Selection: Smad Place
2.25 FREEBETS.COM TROPHY CHASE (2M5F)
Little Jon impressed me enough as a hurdler last year despite his build and background suggesting he’d be much better over fences, and he proved the point at the first time of asking at Newton Abbot in October, giving weight and a beating to the Paul Nicholls-trained Solar Impulse.
That preceded a trio of runs in higher company here, and the bottom line is that the long-striding son of Pasternak hasn’t beaten another rival.
That said, he actually ran a cracker when a close third over 2m in November, and has crashed out when leading on his next two starts. Despite those aberrations, he appeals as a pretty sound jumper, if inclined to take the occasional fence (or indeed wing) on.
The upside of his failures is that he’s not revealed the full extent of his ability, and therefore the handicapper hasn’t been as severe as he might have been, accepting that an opening mark of 140 is no gimme.
Main opposition comes primarily in the shape of Easter Day for Paul Nicholls, and he can’t be ruled out of calculations, for all his odds will be skinny enough. More interesting at the forecast prices is Annacotty, who was second in the novice handicap on this card last year.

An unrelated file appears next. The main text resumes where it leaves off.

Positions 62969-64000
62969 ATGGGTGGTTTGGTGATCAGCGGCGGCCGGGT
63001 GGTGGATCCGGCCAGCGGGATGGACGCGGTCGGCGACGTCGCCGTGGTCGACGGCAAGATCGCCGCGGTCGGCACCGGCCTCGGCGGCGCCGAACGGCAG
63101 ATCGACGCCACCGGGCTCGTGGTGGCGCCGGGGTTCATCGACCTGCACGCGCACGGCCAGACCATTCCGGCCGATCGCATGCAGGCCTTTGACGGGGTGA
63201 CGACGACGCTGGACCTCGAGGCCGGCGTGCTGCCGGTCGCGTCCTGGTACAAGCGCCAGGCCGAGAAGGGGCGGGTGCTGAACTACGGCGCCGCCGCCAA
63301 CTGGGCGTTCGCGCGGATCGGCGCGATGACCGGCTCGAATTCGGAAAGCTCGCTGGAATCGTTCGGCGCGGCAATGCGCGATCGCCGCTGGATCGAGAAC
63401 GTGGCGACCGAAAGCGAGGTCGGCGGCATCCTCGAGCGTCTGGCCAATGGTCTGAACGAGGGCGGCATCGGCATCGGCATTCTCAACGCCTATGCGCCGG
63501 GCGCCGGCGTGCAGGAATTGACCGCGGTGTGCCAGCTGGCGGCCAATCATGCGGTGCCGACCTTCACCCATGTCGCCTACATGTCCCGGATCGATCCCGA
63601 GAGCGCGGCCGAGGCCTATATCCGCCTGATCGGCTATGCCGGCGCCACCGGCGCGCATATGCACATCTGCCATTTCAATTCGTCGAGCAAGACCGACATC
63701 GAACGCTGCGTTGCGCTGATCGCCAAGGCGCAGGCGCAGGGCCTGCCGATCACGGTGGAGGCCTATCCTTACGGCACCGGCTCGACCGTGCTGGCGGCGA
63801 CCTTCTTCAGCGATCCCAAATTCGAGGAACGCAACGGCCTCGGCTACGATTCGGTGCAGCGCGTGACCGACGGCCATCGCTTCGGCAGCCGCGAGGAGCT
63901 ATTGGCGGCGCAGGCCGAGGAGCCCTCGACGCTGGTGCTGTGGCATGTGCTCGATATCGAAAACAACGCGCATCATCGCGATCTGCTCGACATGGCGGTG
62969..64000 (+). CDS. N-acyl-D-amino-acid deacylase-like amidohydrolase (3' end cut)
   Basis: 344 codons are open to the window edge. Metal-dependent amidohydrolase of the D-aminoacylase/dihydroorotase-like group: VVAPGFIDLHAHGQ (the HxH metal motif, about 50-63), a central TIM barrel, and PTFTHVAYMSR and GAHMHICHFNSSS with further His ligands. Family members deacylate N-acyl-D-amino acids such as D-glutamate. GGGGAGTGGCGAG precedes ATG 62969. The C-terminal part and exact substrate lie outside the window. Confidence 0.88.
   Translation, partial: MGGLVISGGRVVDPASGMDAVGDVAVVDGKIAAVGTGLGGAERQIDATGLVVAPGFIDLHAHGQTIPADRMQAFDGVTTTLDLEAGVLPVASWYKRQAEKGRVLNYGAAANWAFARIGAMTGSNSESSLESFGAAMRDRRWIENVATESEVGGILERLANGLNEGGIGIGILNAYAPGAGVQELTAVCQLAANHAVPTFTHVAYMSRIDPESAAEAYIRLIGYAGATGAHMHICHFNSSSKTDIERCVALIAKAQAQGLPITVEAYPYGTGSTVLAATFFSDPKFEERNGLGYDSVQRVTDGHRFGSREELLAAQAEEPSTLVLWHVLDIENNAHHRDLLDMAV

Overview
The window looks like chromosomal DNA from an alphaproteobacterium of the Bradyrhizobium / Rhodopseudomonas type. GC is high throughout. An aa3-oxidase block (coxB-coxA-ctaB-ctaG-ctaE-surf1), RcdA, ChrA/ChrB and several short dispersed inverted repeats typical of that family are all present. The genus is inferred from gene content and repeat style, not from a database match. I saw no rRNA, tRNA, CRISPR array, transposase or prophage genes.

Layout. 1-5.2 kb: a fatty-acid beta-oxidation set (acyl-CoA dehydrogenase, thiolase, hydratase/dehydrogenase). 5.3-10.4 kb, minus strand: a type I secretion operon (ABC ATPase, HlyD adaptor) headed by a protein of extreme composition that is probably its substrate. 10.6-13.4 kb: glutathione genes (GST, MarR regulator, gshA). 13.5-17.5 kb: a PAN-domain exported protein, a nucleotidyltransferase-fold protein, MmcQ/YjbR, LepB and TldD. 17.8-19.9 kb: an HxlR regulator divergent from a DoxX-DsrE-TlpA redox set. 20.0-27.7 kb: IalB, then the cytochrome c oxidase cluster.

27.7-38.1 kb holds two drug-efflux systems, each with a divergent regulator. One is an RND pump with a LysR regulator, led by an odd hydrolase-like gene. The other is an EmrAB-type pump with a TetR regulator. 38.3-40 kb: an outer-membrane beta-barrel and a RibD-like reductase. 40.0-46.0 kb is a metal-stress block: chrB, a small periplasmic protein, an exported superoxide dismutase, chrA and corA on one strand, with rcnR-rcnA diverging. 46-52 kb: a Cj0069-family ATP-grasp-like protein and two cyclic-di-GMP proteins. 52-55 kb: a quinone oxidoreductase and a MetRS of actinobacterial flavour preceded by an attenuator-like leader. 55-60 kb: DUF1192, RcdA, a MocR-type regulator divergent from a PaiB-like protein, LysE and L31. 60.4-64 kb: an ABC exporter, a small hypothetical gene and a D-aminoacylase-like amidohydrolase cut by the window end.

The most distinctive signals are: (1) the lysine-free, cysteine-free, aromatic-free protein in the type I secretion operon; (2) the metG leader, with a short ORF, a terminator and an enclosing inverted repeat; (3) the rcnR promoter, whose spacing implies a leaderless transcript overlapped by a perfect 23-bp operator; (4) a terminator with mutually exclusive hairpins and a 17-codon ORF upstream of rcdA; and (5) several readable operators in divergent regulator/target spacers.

He was another who couldn’t cope with the demands of the Hennessy first time out, but he’s reportedly been perked up by a spell hunting, and also has cheekpieces fitted, so should have no excuses. He was a Grade 1 winner last year, and that fact shouldn’t be overlooked.
Selection: Little Jon
3.00 NEPTUNE INVESTMENT MANAGEMENT NOVICES’ HURDLE (2M4F110Y)
No UK-based novice hurdler has impressed me more this season than Value At Risk, who was enormously eyecatching when winning at Newbury on his debut for Dan Skelton, pulling well clear from the last hurdle despite coming under no pressure whatsoever.
The half-brother to RSA runner-up Battlecry was a decent bumper performer for the disgraced Philip Fenton, but is essentially a high-class staying chaser in the making (his dam won the Midlands National, and he is built like the proverbial tank). The stiffer test which this race provides compared to Newbury will elicit further progress, and he looks a cut above some admittedly useful rivals.
Present View is better known as a chaser, and is presumably being geared towards the Brown Advisory & Merriebelle Stable Plate at the Festival in March, but he’s capable of going well based on his effort here in October.